I signed up for the program toward the end of my seminary training. It was at St. Joseph’s Hospital in St. Paul. In those days the hospital had a strong connection with Roman Catholic Church. There were only five students in the group – me and four nuns. I wondered, “What have I gotten myself into?”
What I experienced from the people in the program and the other hospital chaplaincy staff was a deep sense of care and concern for me as a person and non-judgmental acceptance. That might seem like fairly basic stuff, but it was eye-opening for me. I came from a religious system that made clear divisions between those who were saved and those who were unsaved. The whole point of that system was to get the unsaved over to the saved side. Because that’s what Jesus did – to seek and save the lost.
Or so it seemed.
But what I began to see was that how Jesus went about his mission was simple. He basically went around and listened to people. Sure, he was a teacher, but his teaching came from a deep well of understanding of people that came about because he primarily listened.
It was a profound relief to simply learn how to listen to people. That listening was in and of itself an important ministry. To listen with no agenda at hand; to listen without waiting for an opening or hook on which to proceed with a convincing argument. Simply to listen.
After some training, the day I was to go out on my assigned ward and begin listening to people. One of the Roman Catholic Priests saw me took me aside and said, “John, don’t try to save anyone. Just remember that Jesus has already done that.”
That was a burden lifted. That simple bit of advice has stayed with me through so many situations. Especially those where the great temptation is to try to jump in and Do Something! Because what good are you if you can’t do anything to make it better!?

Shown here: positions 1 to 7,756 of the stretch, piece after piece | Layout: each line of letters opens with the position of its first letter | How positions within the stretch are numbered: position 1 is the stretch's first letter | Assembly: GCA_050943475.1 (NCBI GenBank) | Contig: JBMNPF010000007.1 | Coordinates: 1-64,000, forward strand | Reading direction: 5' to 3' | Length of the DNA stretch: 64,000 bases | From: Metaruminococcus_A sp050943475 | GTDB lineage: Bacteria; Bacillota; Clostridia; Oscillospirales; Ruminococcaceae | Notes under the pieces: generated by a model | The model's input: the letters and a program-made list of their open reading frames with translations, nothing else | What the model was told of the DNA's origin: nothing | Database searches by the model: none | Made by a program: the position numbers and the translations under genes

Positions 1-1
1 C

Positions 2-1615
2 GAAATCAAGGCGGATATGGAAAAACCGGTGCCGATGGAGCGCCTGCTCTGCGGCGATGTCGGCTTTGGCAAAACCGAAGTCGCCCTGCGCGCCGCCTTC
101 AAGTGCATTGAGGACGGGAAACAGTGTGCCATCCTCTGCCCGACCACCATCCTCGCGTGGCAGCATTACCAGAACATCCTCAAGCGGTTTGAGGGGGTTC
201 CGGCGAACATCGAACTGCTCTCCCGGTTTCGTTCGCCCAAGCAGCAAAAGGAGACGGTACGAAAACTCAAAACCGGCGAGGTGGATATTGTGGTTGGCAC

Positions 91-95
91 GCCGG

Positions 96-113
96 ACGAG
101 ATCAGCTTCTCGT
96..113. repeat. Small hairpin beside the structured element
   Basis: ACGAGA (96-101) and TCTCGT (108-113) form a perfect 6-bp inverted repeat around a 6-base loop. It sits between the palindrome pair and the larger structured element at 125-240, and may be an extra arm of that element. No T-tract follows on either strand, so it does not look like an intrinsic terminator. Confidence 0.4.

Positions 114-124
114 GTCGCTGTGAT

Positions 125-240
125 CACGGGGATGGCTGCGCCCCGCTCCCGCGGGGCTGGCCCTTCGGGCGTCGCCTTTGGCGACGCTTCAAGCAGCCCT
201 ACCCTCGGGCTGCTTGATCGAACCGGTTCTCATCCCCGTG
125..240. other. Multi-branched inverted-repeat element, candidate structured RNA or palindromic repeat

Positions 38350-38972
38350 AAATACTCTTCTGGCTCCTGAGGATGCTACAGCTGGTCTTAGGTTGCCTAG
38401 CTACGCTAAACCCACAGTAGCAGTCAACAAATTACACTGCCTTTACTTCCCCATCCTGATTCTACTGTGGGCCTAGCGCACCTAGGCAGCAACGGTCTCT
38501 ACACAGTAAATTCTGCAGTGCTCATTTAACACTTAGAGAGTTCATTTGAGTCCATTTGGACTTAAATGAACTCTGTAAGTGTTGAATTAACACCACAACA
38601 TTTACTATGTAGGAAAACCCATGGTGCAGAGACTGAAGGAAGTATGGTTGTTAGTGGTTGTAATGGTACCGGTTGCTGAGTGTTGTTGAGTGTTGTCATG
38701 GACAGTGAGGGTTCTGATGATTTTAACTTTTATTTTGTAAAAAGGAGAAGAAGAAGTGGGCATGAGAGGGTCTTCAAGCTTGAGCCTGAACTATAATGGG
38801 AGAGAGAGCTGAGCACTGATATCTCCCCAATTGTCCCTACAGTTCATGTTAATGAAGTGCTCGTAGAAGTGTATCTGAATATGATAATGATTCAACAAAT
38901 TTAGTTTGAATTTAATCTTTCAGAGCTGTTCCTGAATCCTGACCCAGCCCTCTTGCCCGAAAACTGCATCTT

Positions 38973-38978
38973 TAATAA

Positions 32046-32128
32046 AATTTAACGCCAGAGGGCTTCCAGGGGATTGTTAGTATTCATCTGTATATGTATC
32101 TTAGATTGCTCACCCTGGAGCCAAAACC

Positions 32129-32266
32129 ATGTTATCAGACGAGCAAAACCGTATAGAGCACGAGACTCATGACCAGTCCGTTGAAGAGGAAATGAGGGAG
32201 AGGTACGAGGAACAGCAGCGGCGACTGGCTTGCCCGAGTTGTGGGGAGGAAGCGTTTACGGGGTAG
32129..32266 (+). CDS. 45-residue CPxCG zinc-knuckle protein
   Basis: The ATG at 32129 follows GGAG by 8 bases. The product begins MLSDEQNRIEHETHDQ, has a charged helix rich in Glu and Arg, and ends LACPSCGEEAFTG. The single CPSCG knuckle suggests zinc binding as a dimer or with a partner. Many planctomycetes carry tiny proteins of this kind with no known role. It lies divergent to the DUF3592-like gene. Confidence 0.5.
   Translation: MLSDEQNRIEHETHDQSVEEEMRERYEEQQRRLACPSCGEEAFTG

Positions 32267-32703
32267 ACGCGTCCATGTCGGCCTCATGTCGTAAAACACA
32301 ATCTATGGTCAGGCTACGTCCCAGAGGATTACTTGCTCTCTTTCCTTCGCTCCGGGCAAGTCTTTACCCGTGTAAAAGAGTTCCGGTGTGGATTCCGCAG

If God is the author of salvation, then God is also the giver of that gift. God is the one who determines what that gift means. I’ve come to believe that God’s determination is, by whatever measure we apply, generous and more generous than our doctrines and dogmas would allow. God is the one who gives us everything we need to become God’s children.
When I lived in Scotland, I noticed that people would tend to ask me two particular questions. One was, “Are you very busy?” and the other one was, “What is it exactly that you do?”
“Are you very busy?” seemed to come from this idea that ministers are always busy, like busy bees. Always doing something important, usually more important than the person or task at hand. People got that impression because that’s how ministers in that system tended to justify their existence. By being or seeming to be busy. If I’m busy all the time, then my work must have value. Then I must have value.
I always answered, “No, I’m not busy. I’m never busy.” I’m never too busy to talk to you.
The writer Henri Nouwen was visiting a friend of his who was a college professor. As they were walking across campus, students and other staff members stopped them numerous times to engage in some question or conversation. Henri Nouwen asked his friend how he ever got any work done with so many interruptions.
His friend answered, “I find that my interruptions are often my most important work.”
Which ties into the other question, “What is it exactly that you do?”
Young people tended to be the ones asking that question. Who is this guy who just seems to show up and what does he do?
My answer is, I show up and remind you that God loves you. That’s basically the job of a pastor. It’s what I do as a hospice chaplain. And much of the time that message comes without the words. It’s the showing up, the being there, the being alongside, the being with, the listening that is the message of God’s love.
So, if I am making any New Year’s Resolutions this year, they might be two simple things –
One – get on my exercise bike each day and pedal for a while.
Two – show up to where I need to be.
God gives us the power to become children of God. It’s a gift of grace. From his fullness we have all received, grace upon grace. Amen.